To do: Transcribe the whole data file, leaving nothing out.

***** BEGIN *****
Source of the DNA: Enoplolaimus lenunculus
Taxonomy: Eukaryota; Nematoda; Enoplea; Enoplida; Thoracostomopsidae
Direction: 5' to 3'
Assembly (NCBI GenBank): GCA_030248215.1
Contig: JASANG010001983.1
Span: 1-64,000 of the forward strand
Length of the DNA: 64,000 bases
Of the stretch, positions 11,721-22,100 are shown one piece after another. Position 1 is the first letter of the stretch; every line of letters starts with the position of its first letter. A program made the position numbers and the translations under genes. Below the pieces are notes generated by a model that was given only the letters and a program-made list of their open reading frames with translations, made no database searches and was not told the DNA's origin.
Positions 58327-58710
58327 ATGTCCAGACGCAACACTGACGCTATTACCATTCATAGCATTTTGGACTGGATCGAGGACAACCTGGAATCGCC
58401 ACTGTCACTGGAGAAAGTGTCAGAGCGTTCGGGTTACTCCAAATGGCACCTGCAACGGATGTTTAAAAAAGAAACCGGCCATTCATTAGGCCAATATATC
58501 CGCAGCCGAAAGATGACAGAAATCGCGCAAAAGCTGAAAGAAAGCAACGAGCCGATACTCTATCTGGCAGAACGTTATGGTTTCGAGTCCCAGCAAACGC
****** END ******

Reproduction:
Source of the DNA: Enoplolaimus lenunculus
Taxonomy: Eukaryota; Nematoda; Enoplea; Enoplida; Thoracostomopsidae
Direction: 5' to 3'
Assembly (NCBI GenBank): GCA_030248215.1
Contig: JASANG010001983.1
Span: 1-64,000 of the forward strand
Length of the DNA: 64,000 bases
Of the stretch, positions 11,721-22,100 are shown one piece after another. Position 1 is the first letter of the stretch; every line of letters starts with the position of its first letter. A program made the position numbers and the translations under genes. Below the pieces are notes generated by a model that was given only the letters and a program-made list of their open reading frames with translations, made no database searches and was not told the DNA's origin.
Positions 58327-58710
58327 ATGTCCAGACGCAACACTGACGCTATTACCATTCATAGCATTTTGGACTGGATCGAGGACAACCTGGAATCGCC
58401 ACTGTCACTGGAGAAAGTGTCAGAGCGTTCGGGTTACTCCAAATGGCACCTGCAACGGATGTTTAAAAAAGAAACCGGCCATTCATTAGGCCAATATATC
58501 CGCAGCCGAAAGATGACAGAAATCGCGCAAAAGCTGAAAGAAAGCAACGAGCCGATACTCTATCTGGCAGAACGTTATGGTTTCGAGTCCCAGCAAACGC